Some people believe it’s a sign of closeness if they call you by the name you’re called at home. And it’s true, there are some times when the name you’re called indicates how far back someone has known you. It isn’t necessarily indicative of closeness, though. Sometimes it’s just a question of length of the relationship. For instance, my sister’s first name is Adeola. Her middle name is Adekemi. For some reason, my parents called her Adekemi and everyone at home calls her Kemi. When she went off to boarding school, accompanied by a bunch of her cousins, Kemi followed her to school – even though her class registers and all official documentation was Adeola Adekemi. By the time she got to University and shed off her cousins, she was back to being, officially, Adeola. So, now when someone says Kemi and they’re not family, we’re like, Ah, that’s a friend from Command.
Nobody drags real name or fake name with her, though, because both names are very Yoruba and very common (Isana eleta tingz), but not everyone is so lucky. Mnena’s first name is Jill and her middle name is Mnena. Having to navigate correcting the pronunciation of her name is so strenuous, she just tells you her name is Jill. But last year, standing at the bus stop on a rainy day, she met a Nigerian man, who after she introduced herself to him as Jill, decided to spend the next three minutes debating whether that was her real name.
Dearly beloved, it’s not so hard to call people what they tell you they want to be called, is it? Why are we so hung up on calling people the name they are called at home? Sometimes, names are associated with positive things; sometimes they’re not. Do you guys remember a wave of Pentecostalism that went through Nigeria when people with names that had Ifa and Sango prefixes were changing their names to Oluwa this and Oluwa that? If a Sangodara tells you they’d rather be identified as Oluwadara, why would you fight them on it? Sometimes we act as if we’re the ones who have been personally affronted when someone tells us they’ve named their child Jasmine Saffron Oluwaloleyimu. Why?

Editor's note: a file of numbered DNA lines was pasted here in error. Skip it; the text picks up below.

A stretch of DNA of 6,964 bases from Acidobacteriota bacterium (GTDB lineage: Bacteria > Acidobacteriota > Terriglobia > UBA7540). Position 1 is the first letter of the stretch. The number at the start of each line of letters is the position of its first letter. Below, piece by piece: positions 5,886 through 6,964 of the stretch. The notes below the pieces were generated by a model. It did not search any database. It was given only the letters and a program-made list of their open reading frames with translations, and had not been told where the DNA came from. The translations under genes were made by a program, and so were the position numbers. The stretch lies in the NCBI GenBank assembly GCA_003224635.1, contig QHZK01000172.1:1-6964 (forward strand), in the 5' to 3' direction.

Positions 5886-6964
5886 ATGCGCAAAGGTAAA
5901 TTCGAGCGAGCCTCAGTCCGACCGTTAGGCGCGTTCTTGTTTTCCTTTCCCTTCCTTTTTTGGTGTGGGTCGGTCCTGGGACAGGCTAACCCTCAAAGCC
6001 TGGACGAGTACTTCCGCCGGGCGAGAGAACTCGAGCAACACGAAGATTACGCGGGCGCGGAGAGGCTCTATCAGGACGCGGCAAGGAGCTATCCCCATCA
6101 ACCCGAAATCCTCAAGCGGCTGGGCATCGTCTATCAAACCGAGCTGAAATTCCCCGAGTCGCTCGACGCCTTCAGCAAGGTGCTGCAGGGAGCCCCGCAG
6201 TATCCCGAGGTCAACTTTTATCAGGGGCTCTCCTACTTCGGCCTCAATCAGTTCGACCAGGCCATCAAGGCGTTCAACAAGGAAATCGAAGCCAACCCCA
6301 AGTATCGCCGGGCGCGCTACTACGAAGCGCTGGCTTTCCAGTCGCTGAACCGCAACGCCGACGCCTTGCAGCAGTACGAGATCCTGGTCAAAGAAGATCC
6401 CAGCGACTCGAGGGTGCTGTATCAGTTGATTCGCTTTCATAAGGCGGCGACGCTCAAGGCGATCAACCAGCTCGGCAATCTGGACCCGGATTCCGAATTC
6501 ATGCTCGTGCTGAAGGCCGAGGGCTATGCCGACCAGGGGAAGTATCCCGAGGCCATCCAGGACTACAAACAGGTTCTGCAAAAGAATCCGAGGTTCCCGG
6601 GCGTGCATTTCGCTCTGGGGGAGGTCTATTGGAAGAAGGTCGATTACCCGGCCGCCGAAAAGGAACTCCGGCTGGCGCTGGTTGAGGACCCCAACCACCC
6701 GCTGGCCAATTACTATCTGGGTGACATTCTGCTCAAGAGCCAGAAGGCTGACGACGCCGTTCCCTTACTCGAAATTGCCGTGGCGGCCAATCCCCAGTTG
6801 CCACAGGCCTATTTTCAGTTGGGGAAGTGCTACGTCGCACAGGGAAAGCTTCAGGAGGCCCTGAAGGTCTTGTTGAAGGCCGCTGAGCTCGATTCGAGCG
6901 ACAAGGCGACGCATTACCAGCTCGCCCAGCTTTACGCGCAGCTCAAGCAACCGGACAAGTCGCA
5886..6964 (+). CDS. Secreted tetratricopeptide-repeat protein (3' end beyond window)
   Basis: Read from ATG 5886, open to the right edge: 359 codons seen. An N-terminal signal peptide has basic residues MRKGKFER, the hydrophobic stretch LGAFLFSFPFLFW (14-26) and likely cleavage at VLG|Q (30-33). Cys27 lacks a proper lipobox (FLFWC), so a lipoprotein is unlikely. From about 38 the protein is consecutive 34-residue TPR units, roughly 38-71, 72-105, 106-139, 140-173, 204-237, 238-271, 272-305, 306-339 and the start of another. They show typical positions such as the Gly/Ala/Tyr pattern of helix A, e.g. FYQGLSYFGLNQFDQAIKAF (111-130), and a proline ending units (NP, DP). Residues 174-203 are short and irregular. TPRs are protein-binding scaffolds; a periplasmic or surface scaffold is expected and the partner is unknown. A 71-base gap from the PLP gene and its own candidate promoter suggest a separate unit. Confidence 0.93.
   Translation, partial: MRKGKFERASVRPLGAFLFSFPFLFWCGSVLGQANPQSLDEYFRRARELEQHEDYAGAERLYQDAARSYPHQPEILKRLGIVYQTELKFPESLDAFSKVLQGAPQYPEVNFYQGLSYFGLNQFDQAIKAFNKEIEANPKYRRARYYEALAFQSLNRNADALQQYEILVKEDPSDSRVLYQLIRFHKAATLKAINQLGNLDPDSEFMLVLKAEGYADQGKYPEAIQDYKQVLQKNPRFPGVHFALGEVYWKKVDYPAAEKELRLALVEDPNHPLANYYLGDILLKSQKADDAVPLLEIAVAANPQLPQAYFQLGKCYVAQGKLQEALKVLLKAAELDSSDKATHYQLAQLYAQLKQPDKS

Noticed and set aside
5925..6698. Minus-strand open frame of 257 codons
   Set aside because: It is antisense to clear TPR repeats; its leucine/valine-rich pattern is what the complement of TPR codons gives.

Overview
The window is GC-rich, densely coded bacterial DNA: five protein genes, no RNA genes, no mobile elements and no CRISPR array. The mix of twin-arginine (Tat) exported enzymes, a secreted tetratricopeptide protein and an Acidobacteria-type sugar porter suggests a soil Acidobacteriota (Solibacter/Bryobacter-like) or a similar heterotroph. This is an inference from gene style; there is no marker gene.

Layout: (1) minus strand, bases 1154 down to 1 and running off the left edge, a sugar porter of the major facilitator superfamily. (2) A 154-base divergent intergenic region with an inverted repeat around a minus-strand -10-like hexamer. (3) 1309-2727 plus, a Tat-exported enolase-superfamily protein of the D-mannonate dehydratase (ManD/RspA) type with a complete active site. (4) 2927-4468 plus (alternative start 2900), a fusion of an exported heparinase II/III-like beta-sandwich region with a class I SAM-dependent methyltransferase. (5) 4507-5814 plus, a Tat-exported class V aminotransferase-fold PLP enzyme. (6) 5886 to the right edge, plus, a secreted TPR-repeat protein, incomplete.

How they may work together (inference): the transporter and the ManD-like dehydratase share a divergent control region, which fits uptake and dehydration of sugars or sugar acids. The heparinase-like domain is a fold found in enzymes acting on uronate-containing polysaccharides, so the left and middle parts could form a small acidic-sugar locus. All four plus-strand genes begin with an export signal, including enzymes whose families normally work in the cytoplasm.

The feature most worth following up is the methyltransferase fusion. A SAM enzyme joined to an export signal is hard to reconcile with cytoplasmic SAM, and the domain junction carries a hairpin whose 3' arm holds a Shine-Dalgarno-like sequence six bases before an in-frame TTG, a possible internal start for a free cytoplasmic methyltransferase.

I think we should just let people enjoy things. Over the years, I’ve become more sensitive to being Yoruba, and in embracing my identity as a Yoruba woman, I’ve slowly shed my Hebrew first name. I write my name with the ami-ohun every time I can. I mostly prefer to be called by my oriki. That’s a personal choice because I’m in this state of discovering and embracing my heritage. Imagine if someone then trampled on that and asked me for an English name. URGGH!
Nguyiman tells work colleagues not to save her name as Baby on their phone, so they don’t get in trouble with their spouses.
My name at Starbucks is Sue. It’s just easier that way, for everybody involved.
So guys, what’s your name and what’s the name they call you at home? Let’s have fun with this. Do you have an interesting name? What’s the funniest reaction you’ve gotten to your name? Are you particular about what people call you? What are your thoughts on the general perception of Nigerian names. Do you believe that Nigerian names should have a modernized twist, especially within the context of globalization? Should we have names that are easier for westerners to say?
(No! No! No!) If you’re like me who objects to that, how do you navigate working with foreigners who unintentionally ‘other’ you, simply because of your name? And last but not the least, if you find someone’s name interesting, what’s the first thing you say?
Peace, love and cucumber slices!